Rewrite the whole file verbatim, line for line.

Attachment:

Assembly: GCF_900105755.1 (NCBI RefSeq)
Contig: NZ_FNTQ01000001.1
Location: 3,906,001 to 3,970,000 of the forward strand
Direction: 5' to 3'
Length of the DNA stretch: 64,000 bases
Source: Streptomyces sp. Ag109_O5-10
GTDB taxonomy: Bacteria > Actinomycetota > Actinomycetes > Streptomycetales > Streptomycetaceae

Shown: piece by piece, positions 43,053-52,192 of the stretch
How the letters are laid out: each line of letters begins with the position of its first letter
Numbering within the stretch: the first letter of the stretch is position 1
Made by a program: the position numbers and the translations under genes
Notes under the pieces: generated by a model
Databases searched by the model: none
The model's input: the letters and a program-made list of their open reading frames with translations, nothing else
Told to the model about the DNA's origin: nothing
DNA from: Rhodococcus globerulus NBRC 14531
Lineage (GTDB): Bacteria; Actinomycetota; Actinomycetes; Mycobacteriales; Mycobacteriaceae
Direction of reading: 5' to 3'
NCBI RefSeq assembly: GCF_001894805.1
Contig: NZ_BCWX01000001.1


Assembly: GCF_900105755.1 (NCBI RefSeq)
Contig: NZ_FNTQ01000001.1
Location: 3,906,001 to 3,970,000 of the forward strand
Direction: 5' to 3'
Length of the DNA stretch: 64,000 bases
Source: Streptomyces sp. Ag109_O5-10
GTDB taxonomy: Bacteria > Actinomycetota > Actinomycetes > Streptomycetales > Streptomycetaceae

Shown: piece by piece, positions 43,053-52,192 of the stretch
How the letters are laid out: each line of letters begins with the position of its first letter
Numbering within the stretch: the first letter of the stretch is position 1
Made by a program: the position numbers and the translations under genes
Notes under the pieces: generated by a model
Databases searched by the model: none
The model's input: the letters and a program-made list of their open reading frames with translations, nothing else
Told to the model about the DNA's origin: nothing
DNA from: Rhodococcus globerulus NBRC 14531
Lineage (GTDB): Bacteria; Actinomycetota; Actinomycetes; Mycobacteriales; Mycobacteriaceae
Direction of reading: 5' to 3'
NCBI RefSeq assembly: GCF_001894805.1
Contig: NZ_BCWX01000001.1